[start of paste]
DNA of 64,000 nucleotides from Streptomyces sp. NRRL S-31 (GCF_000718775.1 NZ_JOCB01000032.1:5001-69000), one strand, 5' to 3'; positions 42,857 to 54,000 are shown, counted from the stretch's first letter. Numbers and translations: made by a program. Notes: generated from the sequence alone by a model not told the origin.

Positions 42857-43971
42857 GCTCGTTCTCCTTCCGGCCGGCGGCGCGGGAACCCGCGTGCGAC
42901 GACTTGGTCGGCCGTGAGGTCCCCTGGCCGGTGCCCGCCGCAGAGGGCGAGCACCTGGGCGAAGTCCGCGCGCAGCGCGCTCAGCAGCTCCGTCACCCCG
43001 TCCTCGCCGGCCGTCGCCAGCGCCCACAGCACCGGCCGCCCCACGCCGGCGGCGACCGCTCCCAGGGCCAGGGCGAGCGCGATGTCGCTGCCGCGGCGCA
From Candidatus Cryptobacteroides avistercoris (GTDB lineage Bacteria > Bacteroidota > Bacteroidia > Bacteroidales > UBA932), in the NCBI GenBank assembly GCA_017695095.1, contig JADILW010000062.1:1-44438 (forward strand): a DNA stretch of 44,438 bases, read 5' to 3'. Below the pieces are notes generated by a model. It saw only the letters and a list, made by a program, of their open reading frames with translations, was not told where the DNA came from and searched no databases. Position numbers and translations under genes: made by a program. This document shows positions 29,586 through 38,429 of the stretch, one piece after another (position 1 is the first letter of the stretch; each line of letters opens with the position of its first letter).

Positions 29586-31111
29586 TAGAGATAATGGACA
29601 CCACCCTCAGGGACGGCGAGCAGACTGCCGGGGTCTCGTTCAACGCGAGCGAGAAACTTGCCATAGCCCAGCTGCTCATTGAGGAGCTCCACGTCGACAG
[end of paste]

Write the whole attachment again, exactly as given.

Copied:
DNA of 64,000 nucleotides from Streptomyces sp. NRRL S-31 (GCF_000718775.1 NZ_JOCB01000032.1:5001-69000), one strand, 5' to 3'; positions 42,857 to 54,000 are shown, counted from the stretch's first letter. Numbers and translations: made by a program. Notes: generated from the sequence alone by a model not told the origin.

Positions 42857-43971
42857 GCTCGTTCTCCTTCCGGCCGGCGGCGCGGGAACCCGCGTGCGAC
42901 GACTTGGTCGGCCGTGAGGTCCCCTGGCCGGTGCCCGCCGCAGAGGGCGAGCACCTGGGCGAAGTCCGCGCGCAGCGCGCTCAGCAGCTCCGTCACCCCG
43001 TCCTCGCCGGCCGTCGCCAGCGCCCACAGCACCGGCCGCCCCACGCCGGCGGCGACCGCTCCCAGGGCCAGGGCGAGCGCGATGTCGCTGCCGCGGCGCA
From Candidatus Cryptobacteroides avistercoris (GTDB lineage Bacteria > Bacteroidota > Bacteroidia > Bacteroidales > UBA932), in the NCBI GenBank assembly GCA_017695095.1, contig JADILW010000062.1:1-44438 (forward strand): a DNA stretch of 44,438 bases, read 5' to 3'. Below the pieces are notes generated by a model. It saw only the letters and a list, made by a program, of their open reading frames with translations, was not told where the DNA came from and searched no databases. Position numbers and translations under genes: made by a program. This document shows positions 29,586 through 38,429 of the stretch, one piece after another (position 1 is the first letter of the stretch; each line of letters opens with the position of its first letter).

Positions 29586-31111
29586 TAGAGATAATGGACA
29601 CCACCCTCAGGGACGGCGAGCAGACTGCCGGGGTCTCGTTCAACGCGAGCGAGAAACTTGCCATAGCCCAGCTGCTCATTGAGGAGCTCCACGTCGACAG